* Progress on litigation reform does not depend on White House leadership. Most positive change in this area has come from a combination of state legislatures and the courts themselves through judicially driven improvements in doctrine and procedure, especially via the U.S. Supreme Court (DaubertIqbal/TwomblyDukes, etc.)  With occasional exceptions, as with securities litigation and class action reform, the U.S. Congress has not achieved much in this area, in part because our system of federalism places real limits on wholesale displacement of state court authority by federal. 

All of these predictions depend greatly on appointments; Trump is known above all for his capacity to surprise. But on an issue as important to the nation’s economic climate as this, don’t bet on President Trump to break with the near-uniform sentiment of the business community. 

I said there was no way Trump would last through the early primaries.  I belittled the prospect of Trump even attending the convention, much less accepting the Republican nomination.  And I was cavalier in my certainty that Trump would be making a concession speech early Tuesday night.  In other words, by Washington’s standards, I have established credibility on the subject. 

So you should feel reassured that I am less bearish about the direction of President Trump’s trade policy than I probably should be given candidate Trump’s bellicose campaign rhetoric.

The trade policies Trump outlined in broad strokes on the campaign trail would – to put it mildly – devastate the economy.  For example, Trump has said he would:

  • impose duties on 35 percent on imports from Mexico and 45 percent on imports from China;
  • impose special taxes on U.S. companies that incorporate foreign components or labor into their production or assembly operations;
  • tear up the North American Free Trade Agreement – or at least renegotiate what he calls “the worst trade deal ever negotiated,” and abandon the Trans-Pacific Partnership, which he calls a “rape of our country”;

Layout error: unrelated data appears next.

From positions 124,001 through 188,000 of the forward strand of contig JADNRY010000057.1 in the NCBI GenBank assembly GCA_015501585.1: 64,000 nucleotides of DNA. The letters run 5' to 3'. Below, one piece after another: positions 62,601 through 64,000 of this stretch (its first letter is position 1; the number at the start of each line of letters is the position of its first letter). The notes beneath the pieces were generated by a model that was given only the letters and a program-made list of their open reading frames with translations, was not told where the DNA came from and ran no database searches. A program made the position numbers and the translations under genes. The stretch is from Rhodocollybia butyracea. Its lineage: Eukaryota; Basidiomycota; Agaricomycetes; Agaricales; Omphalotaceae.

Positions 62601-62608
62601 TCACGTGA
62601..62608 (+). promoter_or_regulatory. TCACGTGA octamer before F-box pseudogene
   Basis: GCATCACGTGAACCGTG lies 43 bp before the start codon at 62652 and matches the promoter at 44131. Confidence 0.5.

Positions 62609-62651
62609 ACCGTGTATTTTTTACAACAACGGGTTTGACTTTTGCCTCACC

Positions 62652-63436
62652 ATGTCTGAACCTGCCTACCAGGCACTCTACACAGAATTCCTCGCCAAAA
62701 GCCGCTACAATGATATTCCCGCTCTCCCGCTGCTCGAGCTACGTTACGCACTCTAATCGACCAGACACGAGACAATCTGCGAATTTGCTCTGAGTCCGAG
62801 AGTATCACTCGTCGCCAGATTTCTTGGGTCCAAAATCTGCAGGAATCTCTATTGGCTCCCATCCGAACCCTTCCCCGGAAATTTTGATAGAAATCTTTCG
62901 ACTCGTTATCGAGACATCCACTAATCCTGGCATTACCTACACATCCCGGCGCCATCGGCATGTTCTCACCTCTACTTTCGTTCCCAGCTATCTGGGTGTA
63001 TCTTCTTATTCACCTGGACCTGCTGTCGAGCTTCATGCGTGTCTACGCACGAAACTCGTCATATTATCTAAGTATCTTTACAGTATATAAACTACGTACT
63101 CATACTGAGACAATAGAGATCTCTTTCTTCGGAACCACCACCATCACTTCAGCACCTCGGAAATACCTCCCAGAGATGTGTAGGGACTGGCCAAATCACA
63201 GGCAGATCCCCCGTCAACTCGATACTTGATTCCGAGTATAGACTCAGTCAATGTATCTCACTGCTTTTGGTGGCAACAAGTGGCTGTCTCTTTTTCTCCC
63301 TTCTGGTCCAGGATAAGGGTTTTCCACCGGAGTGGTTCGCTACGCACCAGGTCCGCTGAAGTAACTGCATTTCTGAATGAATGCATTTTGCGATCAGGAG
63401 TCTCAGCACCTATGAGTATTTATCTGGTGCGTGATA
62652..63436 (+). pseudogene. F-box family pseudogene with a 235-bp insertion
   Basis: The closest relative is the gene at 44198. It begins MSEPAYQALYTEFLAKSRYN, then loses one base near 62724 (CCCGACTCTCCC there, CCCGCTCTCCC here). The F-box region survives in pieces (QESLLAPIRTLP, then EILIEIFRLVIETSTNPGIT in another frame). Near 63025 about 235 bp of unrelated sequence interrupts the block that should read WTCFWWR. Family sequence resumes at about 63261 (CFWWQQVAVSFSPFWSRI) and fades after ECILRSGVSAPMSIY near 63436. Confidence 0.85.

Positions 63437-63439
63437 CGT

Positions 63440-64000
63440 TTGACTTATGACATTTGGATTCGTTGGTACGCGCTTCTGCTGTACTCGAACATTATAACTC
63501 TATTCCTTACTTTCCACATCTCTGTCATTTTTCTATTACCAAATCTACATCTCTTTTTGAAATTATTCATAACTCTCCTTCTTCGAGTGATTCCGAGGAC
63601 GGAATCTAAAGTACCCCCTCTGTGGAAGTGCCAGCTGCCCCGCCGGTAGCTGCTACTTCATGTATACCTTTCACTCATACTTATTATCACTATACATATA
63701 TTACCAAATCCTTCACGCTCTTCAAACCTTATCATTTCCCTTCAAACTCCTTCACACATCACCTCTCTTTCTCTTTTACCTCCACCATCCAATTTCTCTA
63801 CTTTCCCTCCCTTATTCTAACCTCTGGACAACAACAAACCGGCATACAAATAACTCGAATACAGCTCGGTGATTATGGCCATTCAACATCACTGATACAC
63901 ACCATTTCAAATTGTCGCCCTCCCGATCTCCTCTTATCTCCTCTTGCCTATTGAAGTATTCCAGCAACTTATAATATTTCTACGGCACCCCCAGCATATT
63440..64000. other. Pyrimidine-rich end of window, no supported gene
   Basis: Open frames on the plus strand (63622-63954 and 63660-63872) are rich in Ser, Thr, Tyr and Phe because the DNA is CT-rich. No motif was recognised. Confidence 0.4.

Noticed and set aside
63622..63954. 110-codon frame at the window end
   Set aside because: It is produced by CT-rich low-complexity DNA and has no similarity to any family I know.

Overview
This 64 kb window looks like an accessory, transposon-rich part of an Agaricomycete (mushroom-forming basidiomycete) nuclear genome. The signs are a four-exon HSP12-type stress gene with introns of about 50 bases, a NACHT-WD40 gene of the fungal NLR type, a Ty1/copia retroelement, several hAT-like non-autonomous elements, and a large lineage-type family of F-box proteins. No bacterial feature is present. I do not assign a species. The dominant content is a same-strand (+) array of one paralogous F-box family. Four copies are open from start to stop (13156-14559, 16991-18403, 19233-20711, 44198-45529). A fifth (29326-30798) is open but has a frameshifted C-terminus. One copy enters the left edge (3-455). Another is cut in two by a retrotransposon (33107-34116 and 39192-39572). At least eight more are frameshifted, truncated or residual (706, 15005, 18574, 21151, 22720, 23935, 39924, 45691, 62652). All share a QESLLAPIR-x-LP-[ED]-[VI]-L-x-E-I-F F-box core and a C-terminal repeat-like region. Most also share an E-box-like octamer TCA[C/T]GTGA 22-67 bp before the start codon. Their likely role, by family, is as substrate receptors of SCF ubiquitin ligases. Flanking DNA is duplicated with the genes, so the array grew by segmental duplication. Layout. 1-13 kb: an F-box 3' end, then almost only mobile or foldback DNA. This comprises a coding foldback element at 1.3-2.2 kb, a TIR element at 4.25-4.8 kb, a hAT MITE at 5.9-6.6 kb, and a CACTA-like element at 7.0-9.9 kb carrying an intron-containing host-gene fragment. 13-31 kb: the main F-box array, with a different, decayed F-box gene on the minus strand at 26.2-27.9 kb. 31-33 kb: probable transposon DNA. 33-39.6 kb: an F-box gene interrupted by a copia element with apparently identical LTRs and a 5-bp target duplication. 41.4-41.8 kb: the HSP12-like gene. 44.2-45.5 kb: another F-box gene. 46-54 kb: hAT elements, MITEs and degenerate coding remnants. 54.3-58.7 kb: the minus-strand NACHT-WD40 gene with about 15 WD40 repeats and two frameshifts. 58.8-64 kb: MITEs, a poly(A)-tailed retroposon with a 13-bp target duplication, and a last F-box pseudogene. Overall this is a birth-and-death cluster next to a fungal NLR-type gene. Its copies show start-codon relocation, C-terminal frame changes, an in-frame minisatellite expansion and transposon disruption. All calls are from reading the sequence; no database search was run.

• declare China a currency manipulator and impose countervailing duties to mitigate the export price advantages that practice allegedly bestows;
  • use tax policy, protectionism, and the threat of more protectionism to compel China, Mexico, and all of the other countries with whom the United States runs bilateral trade deficits to buy more from U.S. producers and sell less to U.S. consumers in order to achieve a state of balanced trade;
  • tax manufacturing companies that lay off workers.

The list of angry, knee-jerk, foolish ideas goes on and on. If you take candidate Trump at his word, U.S. trade policy is going to be an unmitigated disaster.

That kind of hot-headed hyperventilation arguably has a place on the campaign trail. It is a coveted perquisite of the opposition candidate – the outsider – to spew venom about the status quo. But those kinds of populist fantasies rarely translate into prudent policy. 

Two things constrain Trump.  The first is Congress, which really does have constitutional authority to regulate foreign commerce.  Yes, the Peterson Institute issued a paper a few months ago documenting all of the laws under which the president has been given authority to raise trade barriers. But in almost every case there are statutory thresholds that must be surpassed or judicial review to restrain autocratic impulses. (Here’s a response from a legal scholar.) The president does have more discretion – and thus greater liberty (to co-opt a good word) to act unilaterally – if he invokes his authority on national security grounds under specific national security statutes. 

Prompted in part by the specter of a Trump presidency, there is a debate emerging over whether, where, and to what extent the president has been given statutory authority to act unilaterally on trade matters. Cato colleagues Scott Lincicome and Simon Lester (both lawyers) have noted some troubling ambiguities in the language of various, relevant statutes. Of growing concern is the question of treaty withdrawal.

Without the consent of Congress, the president is authorized to withdraw the United States from NAFTA – that is not really in doubt.  The question, however, is whether congressional authorization is required to raise tariffs on Mexico and Canada back up to their non-preferential rates – and to undo the other liberalizing provisions.  If so, a withdrawal from NAFTA would have no real impact unless Congress was also on board. 

But, as Scott and Simon have noted, there are clauses in the implementing legislation for U.S. trade agreements that might be interpreted as meaning that withdrawal from a treaty nullifies it terms as articulated and effectuated in U.S. law. (Expect more from one or both of them soon.) Different interpretations of the meaning of those clauses could provoke a constitutional crisis if Trump, for example, instructed U.S. Customs officials to assess duties at the higher rates without Congress first changing the relevant laws. If this happens, Congress could file suit against the president, and that is a potential tinderbox.